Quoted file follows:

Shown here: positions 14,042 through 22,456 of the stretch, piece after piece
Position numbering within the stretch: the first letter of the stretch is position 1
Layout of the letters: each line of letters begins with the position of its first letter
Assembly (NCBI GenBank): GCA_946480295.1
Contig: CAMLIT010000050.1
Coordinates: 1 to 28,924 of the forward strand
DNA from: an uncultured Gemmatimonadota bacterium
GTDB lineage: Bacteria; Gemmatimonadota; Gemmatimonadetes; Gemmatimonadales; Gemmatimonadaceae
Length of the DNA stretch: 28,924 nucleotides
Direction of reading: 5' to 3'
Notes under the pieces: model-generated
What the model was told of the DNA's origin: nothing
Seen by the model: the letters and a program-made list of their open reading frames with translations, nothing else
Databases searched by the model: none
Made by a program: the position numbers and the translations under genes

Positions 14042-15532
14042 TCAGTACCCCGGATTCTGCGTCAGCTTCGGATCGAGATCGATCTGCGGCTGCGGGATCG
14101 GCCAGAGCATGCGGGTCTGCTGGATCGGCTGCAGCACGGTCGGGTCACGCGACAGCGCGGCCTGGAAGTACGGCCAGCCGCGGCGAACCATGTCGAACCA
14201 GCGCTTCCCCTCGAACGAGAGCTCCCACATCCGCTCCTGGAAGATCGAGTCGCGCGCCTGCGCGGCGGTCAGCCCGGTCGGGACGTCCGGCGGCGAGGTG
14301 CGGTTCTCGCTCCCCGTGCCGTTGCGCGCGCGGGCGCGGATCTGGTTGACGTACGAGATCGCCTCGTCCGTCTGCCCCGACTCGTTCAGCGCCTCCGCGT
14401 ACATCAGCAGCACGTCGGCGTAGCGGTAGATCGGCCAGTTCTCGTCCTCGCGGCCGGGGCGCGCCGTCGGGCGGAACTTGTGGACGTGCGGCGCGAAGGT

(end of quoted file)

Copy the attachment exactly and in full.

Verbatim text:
Shown here: positions 14,042 through 22,456 of the stretch, piece after piece
Position numbering within the stretch: the first letter of the stretch is position 1
Layout of the letters: each line of letters begins with the position of its first letter
Assembly (NCBI GenBank): GCA_946480295.1
Contig: CAMLIT010000050.1
Coordinates: 1 to 28,924 of the forward strand
DNA from: an uncultured Gemmatimonadota bacterium
GTDB lineage: Bacteria; Gemmatimonadota; Gemmatimonadetes; Gemmatimonadales; Gemmatimonadaceae
Length of the DNA stretch: 28,924 nucleotides
Direction of reading: 5' to 3'
Notes under the pieces: model-generated
What the model was told of the DNA's origin: nothing
Seen by the model: the letters and a program-made list of their open reading frames with translations, nothing else
Databases searched by the model: none
Made by a program: the position numbers and the translations under genes

Positions 14042-15532
14042 TCAGTACCCCGGATTCTGCGTCAGCTTCGGATCGAGATCGATCTGCGGCTGCGGGATCG
14101 GCCAGAGCATGCGGGTCTGCTGGATCGGCTGCAGCACGGTCGGGTCACGCGACAGCGCGGCCTGGAAGTACGGCCAGCCGCGGCGAACCATGTCGAACCA
14201 GCGCTTCCCCTCGAACGAGAGCTCCCACATCCGCTCCTGGAAGATCGAGTCGCGCGCCTGCGCGGCGGTCAGCCCGGTCGGGACGTCCGGCGGCGAGGTG
14301 CGGTTCTCGCTCCCCGTGCCGTTGCGCGCGCGGGCGCGGATCTGGTTGACGTACGAGATCGCCTCGTCCGTCTGCCCCGACTCGTTCAGCGCCTCCGCGT
14401 ACATCAGCAGCACGTCGGCGTAGCGGTAGATCGGCCAGTTCTCGTCCTCGCGGCCGGGGCGCGCCGTCGGGCGGAACTTGTGGACGTGCGGCGCGAAGGT